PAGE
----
As the year went on, our efforts continued and our friends and colleagues started asking us, “have you seen this bird yet?” Some of my colleagues even created their own fun out of it, often saying, “Hey Shayla, I saw a Crested caracara!” Now, the caracara has only been observed at Bosque del Apache once (in 2021), so while this was not impossible, the childish grins on their faces every time they told me about the caracara always led me to believe this sighting was unlikely.

Amanda Walker and Shayla March, hard at work

We are very lucky to have the resources we have here at the refuge. There are amazing birders out there who are happy to share their passion and excitement of birding. Some of my fondest memories come from helpful friends, birders, family and colleagues. As a colleague was in a kayak conducting surveys, she pointed and yelled, “Cinnamon teal! Cinnamon teal! Cinnamon teal!” As I ran down the ditch in my waders, waiting for her to tell me to stop once I reached the cinnamon teal, it flushed. Thirty minutes later, I saw it on the edge of the flight deck (without having to run this time. If you’ve ever had the pleasure of running in waders, it’s exhausting – but that bird was worth it!) I’ve also had fellow birders “code five alert” me about rare birds at the refuge. Like our dear friends Jonathan and Tess, calling us about a buff-breasted sandpiper along the South loop, and waiting for me to arrive so they could point it out to us.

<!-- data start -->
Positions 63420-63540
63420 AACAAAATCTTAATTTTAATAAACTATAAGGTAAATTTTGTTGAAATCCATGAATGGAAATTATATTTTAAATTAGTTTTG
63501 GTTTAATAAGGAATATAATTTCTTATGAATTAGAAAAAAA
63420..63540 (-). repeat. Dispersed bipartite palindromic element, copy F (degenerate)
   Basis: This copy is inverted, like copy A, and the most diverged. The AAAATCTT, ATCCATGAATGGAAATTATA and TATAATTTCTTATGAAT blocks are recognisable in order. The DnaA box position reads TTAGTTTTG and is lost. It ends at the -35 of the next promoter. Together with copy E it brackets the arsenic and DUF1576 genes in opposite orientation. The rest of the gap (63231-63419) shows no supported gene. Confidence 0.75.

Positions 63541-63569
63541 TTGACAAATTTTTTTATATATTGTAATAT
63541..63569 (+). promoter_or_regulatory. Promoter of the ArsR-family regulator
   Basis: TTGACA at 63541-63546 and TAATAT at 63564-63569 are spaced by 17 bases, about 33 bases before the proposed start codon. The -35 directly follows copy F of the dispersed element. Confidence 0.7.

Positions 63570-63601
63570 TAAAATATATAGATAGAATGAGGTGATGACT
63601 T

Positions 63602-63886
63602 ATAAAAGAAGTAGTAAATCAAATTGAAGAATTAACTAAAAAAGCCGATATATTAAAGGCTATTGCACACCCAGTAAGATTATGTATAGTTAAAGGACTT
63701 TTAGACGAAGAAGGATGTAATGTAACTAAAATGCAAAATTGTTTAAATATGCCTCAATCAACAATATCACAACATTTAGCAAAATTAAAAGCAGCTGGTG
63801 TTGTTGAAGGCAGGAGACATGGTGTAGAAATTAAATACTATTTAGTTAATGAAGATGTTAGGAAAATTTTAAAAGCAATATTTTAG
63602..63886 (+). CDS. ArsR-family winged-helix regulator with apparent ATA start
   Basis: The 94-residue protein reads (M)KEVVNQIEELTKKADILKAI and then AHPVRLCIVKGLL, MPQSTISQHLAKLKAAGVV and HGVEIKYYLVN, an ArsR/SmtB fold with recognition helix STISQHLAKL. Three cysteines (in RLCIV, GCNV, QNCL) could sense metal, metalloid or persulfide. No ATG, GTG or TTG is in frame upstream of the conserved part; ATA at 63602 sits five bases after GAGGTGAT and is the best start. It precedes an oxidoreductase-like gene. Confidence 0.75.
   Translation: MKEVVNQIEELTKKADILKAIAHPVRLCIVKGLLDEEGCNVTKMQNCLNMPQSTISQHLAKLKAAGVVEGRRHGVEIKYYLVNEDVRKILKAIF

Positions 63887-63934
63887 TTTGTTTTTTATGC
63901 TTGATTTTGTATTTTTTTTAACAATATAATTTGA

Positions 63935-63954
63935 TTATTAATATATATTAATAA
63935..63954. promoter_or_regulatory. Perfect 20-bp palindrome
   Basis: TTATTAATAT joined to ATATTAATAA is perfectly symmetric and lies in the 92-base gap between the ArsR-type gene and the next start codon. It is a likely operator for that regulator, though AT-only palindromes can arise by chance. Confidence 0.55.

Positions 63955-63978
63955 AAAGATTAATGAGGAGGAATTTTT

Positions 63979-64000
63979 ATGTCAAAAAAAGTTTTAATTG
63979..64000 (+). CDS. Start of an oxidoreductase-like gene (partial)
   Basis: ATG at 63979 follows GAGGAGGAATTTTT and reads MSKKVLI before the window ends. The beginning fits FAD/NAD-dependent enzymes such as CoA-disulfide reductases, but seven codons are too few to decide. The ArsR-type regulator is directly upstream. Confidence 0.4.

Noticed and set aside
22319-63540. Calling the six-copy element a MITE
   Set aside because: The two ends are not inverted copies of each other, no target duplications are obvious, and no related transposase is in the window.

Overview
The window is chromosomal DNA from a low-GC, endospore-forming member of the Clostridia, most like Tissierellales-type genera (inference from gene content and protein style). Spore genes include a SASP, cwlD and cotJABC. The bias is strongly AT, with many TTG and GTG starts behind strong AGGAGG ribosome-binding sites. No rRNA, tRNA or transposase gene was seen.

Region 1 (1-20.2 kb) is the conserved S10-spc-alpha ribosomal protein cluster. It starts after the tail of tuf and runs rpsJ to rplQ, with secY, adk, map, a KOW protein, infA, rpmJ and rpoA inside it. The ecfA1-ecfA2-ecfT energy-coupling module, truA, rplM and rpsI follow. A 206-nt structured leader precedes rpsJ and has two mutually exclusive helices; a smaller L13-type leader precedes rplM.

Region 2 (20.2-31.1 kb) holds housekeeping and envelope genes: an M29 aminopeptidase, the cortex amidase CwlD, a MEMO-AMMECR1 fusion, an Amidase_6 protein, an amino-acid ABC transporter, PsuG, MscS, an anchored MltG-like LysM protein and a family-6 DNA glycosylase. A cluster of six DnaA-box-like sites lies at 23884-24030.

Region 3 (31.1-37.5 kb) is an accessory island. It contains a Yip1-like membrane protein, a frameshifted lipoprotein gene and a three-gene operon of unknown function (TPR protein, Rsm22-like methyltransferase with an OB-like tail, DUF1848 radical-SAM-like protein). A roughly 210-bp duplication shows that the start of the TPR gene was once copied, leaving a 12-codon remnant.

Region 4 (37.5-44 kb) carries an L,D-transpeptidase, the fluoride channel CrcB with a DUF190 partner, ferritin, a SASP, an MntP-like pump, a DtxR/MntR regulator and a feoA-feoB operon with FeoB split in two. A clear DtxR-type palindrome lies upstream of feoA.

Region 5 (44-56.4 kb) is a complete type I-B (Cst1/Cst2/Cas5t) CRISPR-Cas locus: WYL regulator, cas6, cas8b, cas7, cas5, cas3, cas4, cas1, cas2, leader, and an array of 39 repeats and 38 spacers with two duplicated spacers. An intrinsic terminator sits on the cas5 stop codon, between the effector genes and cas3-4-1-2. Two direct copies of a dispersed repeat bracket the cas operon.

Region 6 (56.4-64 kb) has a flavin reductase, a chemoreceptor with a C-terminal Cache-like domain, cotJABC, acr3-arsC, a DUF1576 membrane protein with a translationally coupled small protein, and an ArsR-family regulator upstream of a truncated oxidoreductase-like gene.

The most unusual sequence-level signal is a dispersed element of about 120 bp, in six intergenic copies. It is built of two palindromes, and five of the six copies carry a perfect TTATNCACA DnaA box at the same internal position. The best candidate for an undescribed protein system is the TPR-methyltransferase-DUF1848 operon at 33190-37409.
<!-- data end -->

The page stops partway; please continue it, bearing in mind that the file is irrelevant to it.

We’ve all gotten those blurry pictures of a little brown bird that someone sent to us, asking for identification help. In April, I saw a bird along the North seasonal loop, above the wetland. I wasn’t sure where to begin, or narrow down the search, so I messaged a description of the bird and its behavior to one of our resident experts, Joel. Since I didn’t have a photo, I sent a very poor phone-created finger-painting of the bird. Joel was able to narrow it down to a Black tern. Luckily, the finger-painting matched the bird (kind of), and I made a cake out of it.

Throughout the year, Amanda and I were neck and neck with our numbers, frequently switching off the lead. We helped each other find birds to reach our goal all year long. This year’s “Bosque Big Year” was such a big part of our year and helped me connect to the refuge and this passion of mine in a much more meaningful way. It was a special experience to see the birds come and go, changing with the seasons of the refuge. As 2022 came to an end, we both added many birds to our life lists, participated in our first Christmas bird count, submitted many eBird checklists and summarized our numbers. I observed 217 species, 51 of those being life birds! Amanda observed a whopping 224 species, winning the challenge, and we celebrated by eating cake!

    Your Cart
    Your cart is emptyReturn to Shop